So I ended up on my back where I, previously, thought would be the least comfortable position to have baby. But, in the moment, I felt supported and a lot of unnecessary tension was removed since I didn’t have to hold myself up. Nurse Shawna took my right leg and my boyfriend the other. I pushed 3 times and it didn’t seem as if anything happened.
Sirens were going off. Is that my baby? Is he in danger? Flood alerts, the rain was picking up outside.
The doctor left for a while after telling me she would have to give me pitocin if I didn’t push harder. Nurse Shawna leading me by ‘massaging’ my perineum to let me know where to push and I pushed twice until I couldn’t breathe, finally had successful pushes.
She gave me the pitocin through my IV when she returned so that my contractions would be stronger to assist him through the birth canal. I gave another good push and I crowned.
“I see hair!” said my boyfriend. You can see him? I asked. He shook his head. I was excited. I wanted to laugh/cry in that moment, but I know there was still a way to go.
I had reached the ‘ring of fire’.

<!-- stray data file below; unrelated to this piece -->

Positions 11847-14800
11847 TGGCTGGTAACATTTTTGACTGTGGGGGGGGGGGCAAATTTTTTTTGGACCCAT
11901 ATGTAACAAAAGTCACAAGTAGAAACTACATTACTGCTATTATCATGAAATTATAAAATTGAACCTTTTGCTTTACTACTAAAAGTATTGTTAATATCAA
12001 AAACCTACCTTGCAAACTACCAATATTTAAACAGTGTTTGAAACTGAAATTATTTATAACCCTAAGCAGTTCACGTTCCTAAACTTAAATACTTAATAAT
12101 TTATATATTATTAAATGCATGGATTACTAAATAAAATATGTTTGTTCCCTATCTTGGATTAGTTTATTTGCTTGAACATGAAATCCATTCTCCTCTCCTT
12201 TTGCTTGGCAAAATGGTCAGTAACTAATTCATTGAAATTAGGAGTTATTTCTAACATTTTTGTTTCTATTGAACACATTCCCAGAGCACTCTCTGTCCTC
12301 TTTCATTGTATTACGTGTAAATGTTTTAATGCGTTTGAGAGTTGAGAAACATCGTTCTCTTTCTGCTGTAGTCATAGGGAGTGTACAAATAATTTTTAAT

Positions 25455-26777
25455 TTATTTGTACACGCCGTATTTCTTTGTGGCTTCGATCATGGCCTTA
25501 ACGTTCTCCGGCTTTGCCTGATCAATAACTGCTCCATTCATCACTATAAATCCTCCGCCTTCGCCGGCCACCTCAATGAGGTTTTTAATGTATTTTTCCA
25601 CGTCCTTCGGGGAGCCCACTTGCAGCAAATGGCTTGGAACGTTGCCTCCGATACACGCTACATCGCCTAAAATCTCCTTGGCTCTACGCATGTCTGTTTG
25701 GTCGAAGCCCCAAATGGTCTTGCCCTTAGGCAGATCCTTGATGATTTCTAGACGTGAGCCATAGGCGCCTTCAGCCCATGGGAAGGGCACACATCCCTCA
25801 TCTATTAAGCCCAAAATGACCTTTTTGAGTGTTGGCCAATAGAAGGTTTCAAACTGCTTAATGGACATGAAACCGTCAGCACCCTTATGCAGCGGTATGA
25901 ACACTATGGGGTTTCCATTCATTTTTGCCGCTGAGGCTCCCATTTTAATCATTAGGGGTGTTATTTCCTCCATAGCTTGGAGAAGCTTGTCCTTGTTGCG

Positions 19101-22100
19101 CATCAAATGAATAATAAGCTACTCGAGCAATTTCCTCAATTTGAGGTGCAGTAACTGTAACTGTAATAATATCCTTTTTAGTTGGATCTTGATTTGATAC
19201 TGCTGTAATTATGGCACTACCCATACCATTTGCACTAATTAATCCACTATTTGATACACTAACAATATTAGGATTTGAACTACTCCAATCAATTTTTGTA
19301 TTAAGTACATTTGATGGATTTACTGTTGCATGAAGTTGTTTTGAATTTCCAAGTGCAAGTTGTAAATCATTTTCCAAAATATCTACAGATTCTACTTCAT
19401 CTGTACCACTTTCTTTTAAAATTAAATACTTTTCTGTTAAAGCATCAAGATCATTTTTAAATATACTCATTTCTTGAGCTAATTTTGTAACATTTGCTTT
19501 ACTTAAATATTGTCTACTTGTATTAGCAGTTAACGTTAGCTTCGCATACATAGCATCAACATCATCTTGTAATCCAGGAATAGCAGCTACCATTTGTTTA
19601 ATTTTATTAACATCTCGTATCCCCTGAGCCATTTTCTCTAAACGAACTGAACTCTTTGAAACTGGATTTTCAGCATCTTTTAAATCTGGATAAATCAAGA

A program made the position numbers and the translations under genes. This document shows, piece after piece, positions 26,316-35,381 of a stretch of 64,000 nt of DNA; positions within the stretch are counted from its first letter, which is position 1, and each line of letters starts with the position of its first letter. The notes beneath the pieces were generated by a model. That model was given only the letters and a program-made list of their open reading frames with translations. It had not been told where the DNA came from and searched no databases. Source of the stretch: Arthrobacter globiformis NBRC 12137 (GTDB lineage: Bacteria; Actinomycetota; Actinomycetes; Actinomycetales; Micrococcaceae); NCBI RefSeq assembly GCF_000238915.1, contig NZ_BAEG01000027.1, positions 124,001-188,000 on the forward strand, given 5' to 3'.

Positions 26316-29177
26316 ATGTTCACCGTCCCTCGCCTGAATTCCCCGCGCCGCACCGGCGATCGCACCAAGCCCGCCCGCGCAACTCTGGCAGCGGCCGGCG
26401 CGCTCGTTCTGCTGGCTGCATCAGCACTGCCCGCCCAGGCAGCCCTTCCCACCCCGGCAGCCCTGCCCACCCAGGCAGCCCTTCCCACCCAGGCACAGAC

It was time to PUSH PUUUUUSH
“He’s HERE!” exclaimed my boyfriend with a large smile across his face. I heard my son cry as the doctor pulled him out. I was a bit surprised, WOW, he was inside me? He’s kind of big.
They placed my son on my stomach with his head on my chest. I finally got to meet the little human that had been hiccuping in me for the past few months. He lifted his head up to look at me, I wondered if that was normal and what he saw
A few moments passed and the placenta came out attached to the jump rope of an umbilical cord, it looked like an alien vessel, Ew.
I had type 1 lacerations, so I got stitched up for that, but nothing really bothered me in those few hours after birth. (it was the next day when it felt like a bag of bricks was swung around a ceiling fan into my perineum)
Baby David fell asleep, and woke up soon after about 30 minutes and we tried to breast feed.